Chinese virologists linked to Steve Bannon dropped another bogus paper claiming the new coronavirus is an 'unrestricted bioweapon'
A laboratory doctor is preparing to perform nucleic acid tests on a novel coronavirus sample on May 3, 2020 in Chongqing, China. Costfoto / Barcroft Media via Getty Images
A group of Chinese virologists linked to former Trump strategist Steve Bannon released another paper Thursday claiming the new coronavirus is "an unrestricted bioweapon".
The paper suggests that the genetic sequences that scientists use to determine the natural origins of the virus are forged.
One of the authors, Li-Meng Yan, suggested in September that the virus was "artificially created" and "deliberately" released by the Chinese government.
Experts say Yan's new paper is fake and her "fancy claim" about a global scientific cover-up contains no evidence.
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Four Chinese virologists released a paper Thursday classifying the new coronavirus as an "unrestricted bioweapon" claiming the pandemic was the result of "unrestricted bioweapons".
The newspaper's lead author Li-Meng Yan made a similar claim to Fox News host Tucker Carlson last month. Yan told Carlson that the Chinese Communist Party (CCP) released the "artificial virus" "on purpose".
Experts were quick to debunk the claim, calling it "bizarre and unfounded".
The idea that China developed and then released a laboratory-made coronavirus echoes a conspiracy theory that Secretary of State Mike Pompeo and President Donald Trump alluded to in May.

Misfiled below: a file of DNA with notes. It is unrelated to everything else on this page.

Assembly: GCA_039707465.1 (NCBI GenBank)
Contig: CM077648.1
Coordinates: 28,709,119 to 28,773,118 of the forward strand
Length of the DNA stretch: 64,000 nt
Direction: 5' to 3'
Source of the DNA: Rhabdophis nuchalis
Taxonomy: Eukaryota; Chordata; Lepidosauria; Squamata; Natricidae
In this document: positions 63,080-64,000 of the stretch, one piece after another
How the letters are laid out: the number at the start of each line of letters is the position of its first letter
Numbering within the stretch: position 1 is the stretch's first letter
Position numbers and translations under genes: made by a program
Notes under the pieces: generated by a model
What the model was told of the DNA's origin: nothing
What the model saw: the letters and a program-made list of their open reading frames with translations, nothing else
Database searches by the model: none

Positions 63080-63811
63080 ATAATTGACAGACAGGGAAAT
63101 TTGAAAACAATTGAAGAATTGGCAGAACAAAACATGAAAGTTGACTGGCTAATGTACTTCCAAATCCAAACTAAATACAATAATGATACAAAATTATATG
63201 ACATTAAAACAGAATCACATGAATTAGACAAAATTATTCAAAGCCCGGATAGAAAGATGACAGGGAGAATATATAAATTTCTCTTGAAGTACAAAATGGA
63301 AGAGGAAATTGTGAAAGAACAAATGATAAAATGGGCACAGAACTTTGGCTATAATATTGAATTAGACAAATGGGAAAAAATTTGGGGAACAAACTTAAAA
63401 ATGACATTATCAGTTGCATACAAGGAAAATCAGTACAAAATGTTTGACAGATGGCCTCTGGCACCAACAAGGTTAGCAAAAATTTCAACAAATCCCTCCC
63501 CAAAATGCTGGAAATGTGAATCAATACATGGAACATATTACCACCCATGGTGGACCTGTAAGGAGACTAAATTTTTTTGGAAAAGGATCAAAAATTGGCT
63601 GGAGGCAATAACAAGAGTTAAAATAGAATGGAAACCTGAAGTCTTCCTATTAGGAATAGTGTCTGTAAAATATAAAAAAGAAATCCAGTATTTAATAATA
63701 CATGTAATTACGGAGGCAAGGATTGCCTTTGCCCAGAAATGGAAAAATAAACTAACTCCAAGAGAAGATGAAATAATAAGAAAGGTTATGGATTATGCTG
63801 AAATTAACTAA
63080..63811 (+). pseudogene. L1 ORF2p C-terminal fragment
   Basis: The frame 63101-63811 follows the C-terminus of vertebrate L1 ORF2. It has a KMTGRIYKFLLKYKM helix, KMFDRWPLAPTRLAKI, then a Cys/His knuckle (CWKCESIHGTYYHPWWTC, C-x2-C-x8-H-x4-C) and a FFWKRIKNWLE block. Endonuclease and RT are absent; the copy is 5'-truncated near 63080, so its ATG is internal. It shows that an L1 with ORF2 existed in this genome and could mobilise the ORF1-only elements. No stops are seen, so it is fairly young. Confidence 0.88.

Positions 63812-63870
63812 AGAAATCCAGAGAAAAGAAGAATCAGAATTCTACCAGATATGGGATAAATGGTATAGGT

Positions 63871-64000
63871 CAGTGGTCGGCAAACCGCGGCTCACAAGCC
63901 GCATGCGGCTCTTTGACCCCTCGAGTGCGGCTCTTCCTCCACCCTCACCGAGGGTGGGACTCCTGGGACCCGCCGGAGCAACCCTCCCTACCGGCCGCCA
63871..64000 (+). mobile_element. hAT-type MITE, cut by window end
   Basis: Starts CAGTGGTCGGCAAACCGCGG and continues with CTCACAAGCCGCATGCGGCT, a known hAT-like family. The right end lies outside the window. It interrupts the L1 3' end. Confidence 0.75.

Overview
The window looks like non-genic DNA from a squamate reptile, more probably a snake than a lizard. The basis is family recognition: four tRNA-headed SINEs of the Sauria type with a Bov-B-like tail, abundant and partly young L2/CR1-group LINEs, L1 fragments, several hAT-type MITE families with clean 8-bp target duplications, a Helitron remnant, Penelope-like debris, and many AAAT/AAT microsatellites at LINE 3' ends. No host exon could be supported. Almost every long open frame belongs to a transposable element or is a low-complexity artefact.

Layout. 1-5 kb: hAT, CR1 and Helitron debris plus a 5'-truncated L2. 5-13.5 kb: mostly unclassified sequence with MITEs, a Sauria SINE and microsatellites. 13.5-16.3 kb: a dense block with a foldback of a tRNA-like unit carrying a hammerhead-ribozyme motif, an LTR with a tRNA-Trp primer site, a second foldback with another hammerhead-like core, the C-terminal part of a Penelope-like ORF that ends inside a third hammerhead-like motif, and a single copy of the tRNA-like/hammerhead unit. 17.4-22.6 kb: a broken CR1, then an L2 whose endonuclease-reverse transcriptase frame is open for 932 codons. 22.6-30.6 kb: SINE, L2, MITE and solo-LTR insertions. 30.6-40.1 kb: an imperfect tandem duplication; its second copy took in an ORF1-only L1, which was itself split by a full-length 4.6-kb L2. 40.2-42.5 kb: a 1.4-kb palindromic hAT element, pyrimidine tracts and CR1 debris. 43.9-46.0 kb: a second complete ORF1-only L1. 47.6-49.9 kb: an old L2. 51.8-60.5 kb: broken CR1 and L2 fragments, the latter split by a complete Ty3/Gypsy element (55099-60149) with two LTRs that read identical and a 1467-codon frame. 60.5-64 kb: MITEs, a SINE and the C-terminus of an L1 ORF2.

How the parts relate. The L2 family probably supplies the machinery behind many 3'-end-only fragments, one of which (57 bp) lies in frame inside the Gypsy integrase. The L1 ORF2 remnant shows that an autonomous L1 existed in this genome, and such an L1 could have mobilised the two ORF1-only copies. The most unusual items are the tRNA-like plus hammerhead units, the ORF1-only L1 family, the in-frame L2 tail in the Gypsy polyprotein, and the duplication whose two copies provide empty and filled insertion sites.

Yan's second report doubles the theory, accusing scientists from around the world of creating fake coronavirus sequences from bats and other animals and uploading them to a genetic database. According to the paper, the aim of these efforts is to disguise the "true origin" of the new coronavirus SARS-CoV-2.
According to Emma Hodcroft, a geneticist who studies coronavirus at the Nextstrain group in Switzerland, the authors have little evidence to support these allegations.
"For me, the most eccentric claim is that there is a global conspiracy of scientists to plant 'fake' SARS-like CoV genomes in public databases to lay the groundwork for making and publishing a deadly variant," she told Business Insider.
The crazy origin of SARS-CoV-2
We still don't know how or where the coronavirus pandemic began - and this uncertainty creates fertile territory for unsubstantiated theories.
Most experts believe that the virus originated in bats before it leaps to humans. One study found it shared 96% of its genetic code with coronaviruses taken from Chinese bat populations.
Laboratories around the world, including the Wuhan Institute of Virology in China, have collected samples of existing coronavirus from bats and pangolins prior to the pandemic. By comparing the similarities between these existing sequences with the genetic code of SARS-CoV-2, experts have ruled out the possibility that the virus has been genetically modified.
A larger horseshoe bat, a relative of the Chinese bat species that was the original host of the SARS virus. De Agostini / Getty